According to initial reports, failure of the landing gear was the cause of a small plane crash that killed the 62-year-old pilot. The fatal crash occurred at Gatlinburg-Pigeon Forge Airport in Sevierville, Tennessee.
The victim was the only occupant in the plane at the time of the crash. Authorities say he was practicing his flying skills, particularly landing maneuvers, and was practicing what is referred to as “touch-and-go” procedure. This is when the plane takes off, makes a circuit around the airport, lands, and then takes off again.
As the victim attempted to land, the landing gear of the plane was not down and the plane’s propeller struck the runway, then rose into the air before it came crashing down approximately 15 feet from the runway and burst into flames. A witness to the crash reported hearing a “loud pop” and then quiet right before the plane crashed.
Federal Aviation Administration (FAA) records have the plane listed as a single-engine Beechcraft Bonanza, and owned by the crash victim. According to statistics from the Flight Safety Foundation, there have been 349 plane crashes involving Beechcraft Bonanza planes since 2007.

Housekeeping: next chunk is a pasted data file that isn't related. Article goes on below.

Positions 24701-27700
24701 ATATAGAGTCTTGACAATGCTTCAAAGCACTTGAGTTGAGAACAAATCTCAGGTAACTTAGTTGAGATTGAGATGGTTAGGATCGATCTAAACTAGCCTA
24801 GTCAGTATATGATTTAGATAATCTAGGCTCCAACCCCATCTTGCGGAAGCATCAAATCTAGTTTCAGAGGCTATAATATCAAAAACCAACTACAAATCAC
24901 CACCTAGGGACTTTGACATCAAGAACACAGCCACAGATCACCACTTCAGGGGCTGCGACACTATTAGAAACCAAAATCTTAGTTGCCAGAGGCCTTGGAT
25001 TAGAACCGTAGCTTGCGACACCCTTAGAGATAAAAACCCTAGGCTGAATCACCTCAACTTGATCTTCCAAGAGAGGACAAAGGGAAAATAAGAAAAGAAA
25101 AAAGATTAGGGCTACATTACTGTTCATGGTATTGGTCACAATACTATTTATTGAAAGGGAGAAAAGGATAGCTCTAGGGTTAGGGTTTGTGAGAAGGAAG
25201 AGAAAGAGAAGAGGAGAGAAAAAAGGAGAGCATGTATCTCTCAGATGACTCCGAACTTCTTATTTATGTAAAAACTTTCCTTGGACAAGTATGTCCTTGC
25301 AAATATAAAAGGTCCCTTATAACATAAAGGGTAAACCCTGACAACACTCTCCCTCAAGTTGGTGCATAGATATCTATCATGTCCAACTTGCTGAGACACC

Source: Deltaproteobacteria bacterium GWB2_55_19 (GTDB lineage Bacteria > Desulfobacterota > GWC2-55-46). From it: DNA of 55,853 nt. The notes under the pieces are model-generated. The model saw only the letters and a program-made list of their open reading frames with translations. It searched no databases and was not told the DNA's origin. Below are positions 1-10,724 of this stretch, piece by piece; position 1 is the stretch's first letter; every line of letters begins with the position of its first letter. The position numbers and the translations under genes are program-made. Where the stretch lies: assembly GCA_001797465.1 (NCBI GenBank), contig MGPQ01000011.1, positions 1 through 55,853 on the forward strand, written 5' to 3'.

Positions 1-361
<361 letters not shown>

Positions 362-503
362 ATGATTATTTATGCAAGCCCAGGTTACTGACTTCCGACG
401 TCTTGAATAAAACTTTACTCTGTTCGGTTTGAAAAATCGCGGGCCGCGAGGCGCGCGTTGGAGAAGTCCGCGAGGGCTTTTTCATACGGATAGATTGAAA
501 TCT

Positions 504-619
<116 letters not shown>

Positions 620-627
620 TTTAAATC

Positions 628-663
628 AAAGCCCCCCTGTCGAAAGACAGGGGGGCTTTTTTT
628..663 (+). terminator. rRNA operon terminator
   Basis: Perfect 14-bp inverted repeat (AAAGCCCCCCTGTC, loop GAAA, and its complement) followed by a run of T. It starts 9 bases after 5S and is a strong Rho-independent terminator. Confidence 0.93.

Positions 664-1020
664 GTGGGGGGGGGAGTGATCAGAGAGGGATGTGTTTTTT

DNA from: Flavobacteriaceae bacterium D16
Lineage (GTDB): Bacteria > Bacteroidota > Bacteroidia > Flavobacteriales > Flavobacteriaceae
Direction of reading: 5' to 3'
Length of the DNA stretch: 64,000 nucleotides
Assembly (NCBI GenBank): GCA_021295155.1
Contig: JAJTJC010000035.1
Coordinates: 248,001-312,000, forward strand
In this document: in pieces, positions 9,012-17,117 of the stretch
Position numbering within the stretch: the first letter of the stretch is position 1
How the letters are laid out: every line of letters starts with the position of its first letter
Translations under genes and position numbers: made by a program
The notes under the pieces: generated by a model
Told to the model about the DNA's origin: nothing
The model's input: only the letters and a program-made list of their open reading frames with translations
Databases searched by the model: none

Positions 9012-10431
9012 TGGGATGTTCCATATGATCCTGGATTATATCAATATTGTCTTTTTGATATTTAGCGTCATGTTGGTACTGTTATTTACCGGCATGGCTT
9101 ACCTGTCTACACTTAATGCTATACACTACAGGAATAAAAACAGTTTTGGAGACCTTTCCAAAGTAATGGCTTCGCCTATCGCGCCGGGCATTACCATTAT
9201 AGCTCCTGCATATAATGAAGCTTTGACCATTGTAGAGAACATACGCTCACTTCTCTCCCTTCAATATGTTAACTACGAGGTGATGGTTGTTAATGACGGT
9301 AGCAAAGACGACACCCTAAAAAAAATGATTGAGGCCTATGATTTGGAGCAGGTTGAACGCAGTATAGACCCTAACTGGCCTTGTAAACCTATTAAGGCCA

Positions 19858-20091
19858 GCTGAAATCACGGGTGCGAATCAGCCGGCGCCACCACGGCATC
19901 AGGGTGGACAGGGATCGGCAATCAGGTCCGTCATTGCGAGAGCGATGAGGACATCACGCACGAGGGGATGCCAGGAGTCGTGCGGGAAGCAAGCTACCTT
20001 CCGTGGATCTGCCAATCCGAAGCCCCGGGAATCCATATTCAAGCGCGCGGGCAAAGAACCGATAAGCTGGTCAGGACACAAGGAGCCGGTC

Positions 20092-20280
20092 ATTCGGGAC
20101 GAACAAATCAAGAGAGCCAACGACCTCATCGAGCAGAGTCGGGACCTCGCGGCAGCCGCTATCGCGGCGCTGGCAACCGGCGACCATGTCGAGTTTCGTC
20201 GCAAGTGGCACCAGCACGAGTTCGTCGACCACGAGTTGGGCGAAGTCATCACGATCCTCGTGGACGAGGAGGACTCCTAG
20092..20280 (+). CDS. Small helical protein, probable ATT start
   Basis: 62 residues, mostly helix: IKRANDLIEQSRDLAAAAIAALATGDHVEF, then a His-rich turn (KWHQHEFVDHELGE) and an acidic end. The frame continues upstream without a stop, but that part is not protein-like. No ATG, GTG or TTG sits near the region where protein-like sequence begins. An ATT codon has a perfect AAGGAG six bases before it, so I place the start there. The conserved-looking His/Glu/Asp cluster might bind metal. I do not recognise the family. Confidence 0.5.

This is the second aviation accident to occur in Sevierville County in two months. In April, a North Carolina woman, along with her daughter, son, and daughter’s boyfriend, were killed when the sightseeing helicopter they were riding in crashed. The pilot was also killed. It could be almost one year before the National Transportation Safety Board (NTSB) announces what caused that accident.
The NTSB said it should have a preliminary report on the plane crash within seven to 10 days. A final report will most also likely take one year, just as in the helicopter crash.
If you have had a family member killed in a plane crash, contact an experienced North Carolina aviation attorney to find out what legal recourse you may have for the pain and loss your family has suffered. Serious issues such as a malfunction or defect in the plane, pilot or air traffic control error or negligence, and even utility wire strikes are possible causes of a wrongful death aviation claim.